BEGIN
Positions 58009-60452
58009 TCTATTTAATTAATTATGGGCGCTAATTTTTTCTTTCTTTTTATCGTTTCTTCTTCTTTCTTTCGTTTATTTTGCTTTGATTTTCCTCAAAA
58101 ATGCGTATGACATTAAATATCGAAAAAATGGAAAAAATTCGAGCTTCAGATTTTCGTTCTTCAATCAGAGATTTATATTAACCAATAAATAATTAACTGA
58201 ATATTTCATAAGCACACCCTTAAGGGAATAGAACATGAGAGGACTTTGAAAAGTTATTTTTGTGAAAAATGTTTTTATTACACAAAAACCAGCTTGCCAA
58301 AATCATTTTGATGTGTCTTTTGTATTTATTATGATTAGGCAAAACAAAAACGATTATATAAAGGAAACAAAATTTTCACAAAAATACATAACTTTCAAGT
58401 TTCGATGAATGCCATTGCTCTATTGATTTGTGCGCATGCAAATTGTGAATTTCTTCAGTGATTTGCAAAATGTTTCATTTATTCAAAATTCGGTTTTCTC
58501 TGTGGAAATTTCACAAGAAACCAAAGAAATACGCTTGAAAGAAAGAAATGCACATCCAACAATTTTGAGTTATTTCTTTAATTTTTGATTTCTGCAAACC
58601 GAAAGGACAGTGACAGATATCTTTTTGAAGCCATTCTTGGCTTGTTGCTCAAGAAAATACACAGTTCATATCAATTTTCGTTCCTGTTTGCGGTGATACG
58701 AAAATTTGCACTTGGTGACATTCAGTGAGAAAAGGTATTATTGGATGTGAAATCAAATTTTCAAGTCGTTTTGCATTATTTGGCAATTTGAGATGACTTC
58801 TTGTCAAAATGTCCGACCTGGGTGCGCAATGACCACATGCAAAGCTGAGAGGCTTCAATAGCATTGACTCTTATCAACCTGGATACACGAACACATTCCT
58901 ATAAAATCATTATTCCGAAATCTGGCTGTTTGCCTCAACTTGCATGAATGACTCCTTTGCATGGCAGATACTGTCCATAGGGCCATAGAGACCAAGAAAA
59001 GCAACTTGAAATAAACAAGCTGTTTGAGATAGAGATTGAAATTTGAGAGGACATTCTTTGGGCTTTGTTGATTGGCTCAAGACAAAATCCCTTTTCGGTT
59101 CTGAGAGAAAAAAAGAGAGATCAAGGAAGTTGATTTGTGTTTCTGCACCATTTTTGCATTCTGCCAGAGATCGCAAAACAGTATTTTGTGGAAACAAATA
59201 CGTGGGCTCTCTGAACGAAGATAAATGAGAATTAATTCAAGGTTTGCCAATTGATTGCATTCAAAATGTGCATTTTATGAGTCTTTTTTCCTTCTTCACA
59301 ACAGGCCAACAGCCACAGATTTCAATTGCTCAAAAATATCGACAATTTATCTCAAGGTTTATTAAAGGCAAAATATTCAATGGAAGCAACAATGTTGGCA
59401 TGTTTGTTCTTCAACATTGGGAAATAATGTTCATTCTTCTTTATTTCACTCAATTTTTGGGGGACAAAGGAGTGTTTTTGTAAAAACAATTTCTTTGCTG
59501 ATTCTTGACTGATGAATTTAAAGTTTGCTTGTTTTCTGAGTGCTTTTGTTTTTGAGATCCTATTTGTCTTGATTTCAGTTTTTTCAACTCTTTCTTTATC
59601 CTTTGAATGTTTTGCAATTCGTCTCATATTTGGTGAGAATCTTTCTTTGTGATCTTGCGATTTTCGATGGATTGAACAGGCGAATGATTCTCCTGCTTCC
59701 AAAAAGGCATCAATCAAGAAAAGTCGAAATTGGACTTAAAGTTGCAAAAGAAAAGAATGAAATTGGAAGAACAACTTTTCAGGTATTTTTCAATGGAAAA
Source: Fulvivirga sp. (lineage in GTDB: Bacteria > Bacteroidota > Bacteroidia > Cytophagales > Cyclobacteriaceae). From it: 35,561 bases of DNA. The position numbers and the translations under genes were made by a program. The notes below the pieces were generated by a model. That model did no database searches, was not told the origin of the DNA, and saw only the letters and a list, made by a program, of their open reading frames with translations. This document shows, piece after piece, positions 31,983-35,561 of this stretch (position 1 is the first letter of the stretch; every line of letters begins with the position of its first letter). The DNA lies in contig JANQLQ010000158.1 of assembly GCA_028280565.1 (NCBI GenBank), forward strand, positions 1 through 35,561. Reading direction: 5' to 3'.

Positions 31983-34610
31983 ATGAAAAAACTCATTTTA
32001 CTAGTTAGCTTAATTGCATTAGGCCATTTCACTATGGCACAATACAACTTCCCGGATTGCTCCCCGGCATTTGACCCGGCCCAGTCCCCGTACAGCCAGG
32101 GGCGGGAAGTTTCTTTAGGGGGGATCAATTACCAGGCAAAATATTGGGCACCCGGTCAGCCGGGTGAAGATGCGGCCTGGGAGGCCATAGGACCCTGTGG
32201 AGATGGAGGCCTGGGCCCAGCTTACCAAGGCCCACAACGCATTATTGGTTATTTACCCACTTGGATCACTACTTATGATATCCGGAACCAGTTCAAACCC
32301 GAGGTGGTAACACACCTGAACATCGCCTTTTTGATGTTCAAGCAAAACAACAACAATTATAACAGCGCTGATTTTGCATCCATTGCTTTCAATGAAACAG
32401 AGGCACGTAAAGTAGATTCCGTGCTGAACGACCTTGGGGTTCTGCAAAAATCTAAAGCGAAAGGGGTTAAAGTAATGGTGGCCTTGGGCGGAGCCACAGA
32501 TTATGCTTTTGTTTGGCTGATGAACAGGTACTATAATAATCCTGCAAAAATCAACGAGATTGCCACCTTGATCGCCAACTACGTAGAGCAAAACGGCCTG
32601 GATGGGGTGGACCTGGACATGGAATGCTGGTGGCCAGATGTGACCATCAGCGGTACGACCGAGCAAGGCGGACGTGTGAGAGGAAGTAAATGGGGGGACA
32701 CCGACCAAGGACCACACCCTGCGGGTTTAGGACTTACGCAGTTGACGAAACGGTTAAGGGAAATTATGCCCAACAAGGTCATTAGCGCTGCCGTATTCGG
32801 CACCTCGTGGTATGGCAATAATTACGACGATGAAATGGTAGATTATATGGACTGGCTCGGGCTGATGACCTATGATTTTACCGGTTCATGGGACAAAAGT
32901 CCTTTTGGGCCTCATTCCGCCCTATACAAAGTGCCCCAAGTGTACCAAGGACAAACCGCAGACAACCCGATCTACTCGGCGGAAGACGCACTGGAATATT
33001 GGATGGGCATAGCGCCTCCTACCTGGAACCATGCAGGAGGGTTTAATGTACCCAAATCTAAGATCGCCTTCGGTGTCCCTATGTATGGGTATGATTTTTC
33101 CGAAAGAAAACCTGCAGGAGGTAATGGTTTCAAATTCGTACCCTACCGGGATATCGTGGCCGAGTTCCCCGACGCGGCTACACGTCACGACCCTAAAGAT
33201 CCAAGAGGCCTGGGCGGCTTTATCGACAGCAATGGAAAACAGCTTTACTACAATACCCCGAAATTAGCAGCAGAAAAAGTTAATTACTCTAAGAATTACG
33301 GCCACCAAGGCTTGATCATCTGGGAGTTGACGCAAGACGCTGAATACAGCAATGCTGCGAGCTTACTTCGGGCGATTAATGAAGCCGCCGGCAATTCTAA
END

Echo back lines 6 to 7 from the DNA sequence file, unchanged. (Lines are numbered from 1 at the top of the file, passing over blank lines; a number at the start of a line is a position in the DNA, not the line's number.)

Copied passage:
58401 TTCGATGAATGCCATTGCTCTATTGATTTGTGCGCATGCAAATTGTGAATTTCTTCAGTGATTTGCAAAATGTTTCATTTATTCAAAATTCGGTTTTCTC
58501 TGTGGAAATTTCACAAGAAACCAAAGAAATACGCTTGAAAGAAAGAAATGCACATCCAACAATTTTGAGTTATTTCTTTAATTTTTGATTTCTGCAAACC